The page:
MATERIALS AND METHODS
Alleles of spgm216, spge713 and spghi349 are described elsewhere (Schier et al., 1996b; Burgess et al., 2002), the latter-most allele probably being a null allele [see Burgess et al. (Burgess et al., 2002) for a description of the molecular nature of these alleles]. The aceti282/fgf8 allele has been described previously (Brand et al., 1996; Reifers et al., 1998). Heterozygous double carriers for spgm216 and aceti282 were identified by random intercrosses.
Staining of living embryos
Confocal microscopy of Bodipy-Ceramide (Molecular Probes) was as described previously (Picker et al., 1999). Acridine Orange (2 μg/ml, Molecular Probes) was added into the medium surrounding dechorionated embryos for 4 hours during gastrulation, at the 5 somite stage and at the 12 somite stage.
Analysis of gene expression
Standard methods for whole-mount RNA in situ hybridization (ISH) were used, with laboratory modifications as described elsewhere (Reifers et al., 1998). Probes for the following genes were used: krox20 (egr2 – Zebrafish Information Network) (Oxtoby and Jowett, 1993); pax2.1 (Krauss et al., 1991a); pax6 (Macdonald et al., 1994); eng2 (eng2a – Zebrafish Information Network) (Ekker et al., 1992; Fjose et al., 1988); shh (Krauss et al., 1993); ephA4 (efna4 – Zebrafish Information Network) (Xu et al., 1994); wnt1 (Kelly et al., 1993); wnt4 (Ungar et al., 1995); otx2 (Mori et al., 1994); pax7 (Seo et al., 1998a); fgf8 (Reifers et al., 1998); spry4 (Fürthauer et al., 2001); six3 (Seo et al., 1998b); gbx1 and gbx2 (Lun et al., 2002); fkd3 (foxb1.2 – Zebrafish Information Network) (Odenthal and Nusslein-Volhard, 1998); valentino (Moens et al., 1996); wnt8b (Kelly et al., 1995); emx1 (Morita et al., 1995); and Oct3/Oct4 (Schoeler et al., 1989).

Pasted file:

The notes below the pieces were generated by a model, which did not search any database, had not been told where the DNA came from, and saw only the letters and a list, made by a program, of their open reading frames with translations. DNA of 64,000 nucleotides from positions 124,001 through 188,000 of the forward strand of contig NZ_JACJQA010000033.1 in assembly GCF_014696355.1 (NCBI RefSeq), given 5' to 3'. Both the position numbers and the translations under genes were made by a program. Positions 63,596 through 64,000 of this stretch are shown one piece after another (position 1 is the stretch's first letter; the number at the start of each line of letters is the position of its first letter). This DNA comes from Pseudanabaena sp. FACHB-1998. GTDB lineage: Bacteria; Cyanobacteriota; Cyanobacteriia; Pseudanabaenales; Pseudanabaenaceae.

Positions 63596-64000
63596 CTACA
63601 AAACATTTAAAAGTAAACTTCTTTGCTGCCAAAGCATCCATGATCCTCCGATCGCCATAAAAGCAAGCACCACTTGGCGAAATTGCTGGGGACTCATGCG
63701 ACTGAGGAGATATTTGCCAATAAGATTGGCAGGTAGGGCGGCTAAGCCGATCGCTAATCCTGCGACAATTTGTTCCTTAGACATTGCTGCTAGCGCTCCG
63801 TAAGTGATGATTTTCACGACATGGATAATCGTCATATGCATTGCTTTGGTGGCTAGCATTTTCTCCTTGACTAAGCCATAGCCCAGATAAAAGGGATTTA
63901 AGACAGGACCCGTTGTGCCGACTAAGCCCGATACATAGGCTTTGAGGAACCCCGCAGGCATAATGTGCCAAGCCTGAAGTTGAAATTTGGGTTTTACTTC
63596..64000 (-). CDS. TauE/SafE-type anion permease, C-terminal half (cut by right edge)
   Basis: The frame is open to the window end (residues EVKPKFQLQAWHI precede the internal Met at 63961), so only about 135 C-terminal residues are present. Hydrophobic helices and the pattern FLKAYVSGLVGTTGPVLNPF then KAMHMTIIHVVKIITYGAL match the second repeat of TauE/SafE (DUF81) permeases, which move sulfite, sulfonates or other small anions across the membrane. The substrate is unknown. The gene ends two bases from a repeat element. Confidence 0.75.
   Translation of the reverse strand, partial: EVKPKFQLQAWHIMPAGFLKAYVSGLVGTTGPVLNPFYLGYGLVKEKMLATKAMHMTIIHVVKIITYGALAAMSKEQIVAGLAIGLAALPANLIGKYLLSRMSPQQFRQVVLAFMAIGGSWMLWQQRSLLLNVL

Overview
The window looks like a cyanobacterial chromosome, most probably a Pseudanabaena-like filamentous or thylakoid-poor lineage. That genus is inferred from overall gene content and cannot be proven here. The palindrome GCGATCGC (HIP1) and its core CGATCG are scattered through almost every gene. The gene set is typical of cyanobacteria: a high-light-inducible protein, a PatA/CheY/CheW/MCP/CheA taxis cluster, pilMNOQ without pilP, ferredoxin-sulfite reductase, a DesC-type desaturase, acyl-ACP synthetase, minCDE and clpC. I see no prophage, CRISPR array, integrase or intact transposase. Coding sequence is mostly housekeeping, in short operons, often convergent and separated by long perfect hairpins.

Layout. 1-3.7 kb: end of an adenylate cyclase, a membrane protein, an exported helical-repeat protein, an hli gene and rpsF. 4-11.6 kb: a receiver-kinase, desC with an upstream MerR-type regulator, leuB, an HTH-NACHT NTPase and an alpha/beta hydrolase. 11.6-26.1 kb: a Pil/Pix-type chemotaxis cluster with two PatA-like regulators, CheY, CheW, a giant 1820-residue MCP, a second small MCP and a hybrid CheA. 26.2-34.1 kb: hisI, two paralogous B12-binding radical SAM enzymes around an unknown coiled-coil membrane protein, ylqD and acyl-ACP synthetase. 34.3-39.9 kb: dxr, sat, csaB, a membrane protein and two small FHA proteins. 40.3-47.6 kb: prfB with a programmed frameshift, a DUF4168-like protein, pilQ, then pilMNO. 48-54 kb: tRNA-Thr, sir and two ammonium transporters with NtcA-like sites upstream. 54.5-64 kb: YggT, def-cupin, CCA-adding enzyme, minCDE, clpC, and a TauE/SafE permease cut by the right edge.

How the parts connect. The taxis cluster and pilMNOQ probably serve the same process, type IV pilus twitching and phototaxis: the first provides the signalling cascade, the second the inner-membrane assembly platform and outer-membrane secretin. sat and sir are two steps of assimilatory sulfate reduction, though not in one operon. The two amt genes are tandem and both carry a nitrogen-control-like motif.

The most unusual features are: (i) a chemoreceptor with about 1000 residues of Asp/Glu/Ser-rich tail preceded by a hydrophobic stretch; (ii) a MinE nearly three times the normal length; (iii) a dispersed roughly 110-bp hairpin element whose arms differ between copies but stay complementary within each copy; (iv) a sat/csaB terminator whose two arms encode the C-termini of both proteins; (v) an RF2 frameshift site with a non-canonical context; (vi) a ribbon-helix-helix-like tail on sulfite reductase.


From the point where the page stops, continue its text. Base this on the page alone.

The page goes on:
Immuno- and histochemistry
Antibody staining against acetylated tubulin was carried out as previously described (Macdonald et al., 1997). Embryos for histological sections were embedded in epoxide resin, sectioned with a microtome (1 μm sections) and stained with Methylene Blue-Toluidine Blue, as described elsewhere (Kuwada et al., 1990). Brain morphology and staining (embryos were mounted in 70% glycerol after in situ hybridization) were documented on a Zeiss axiophot.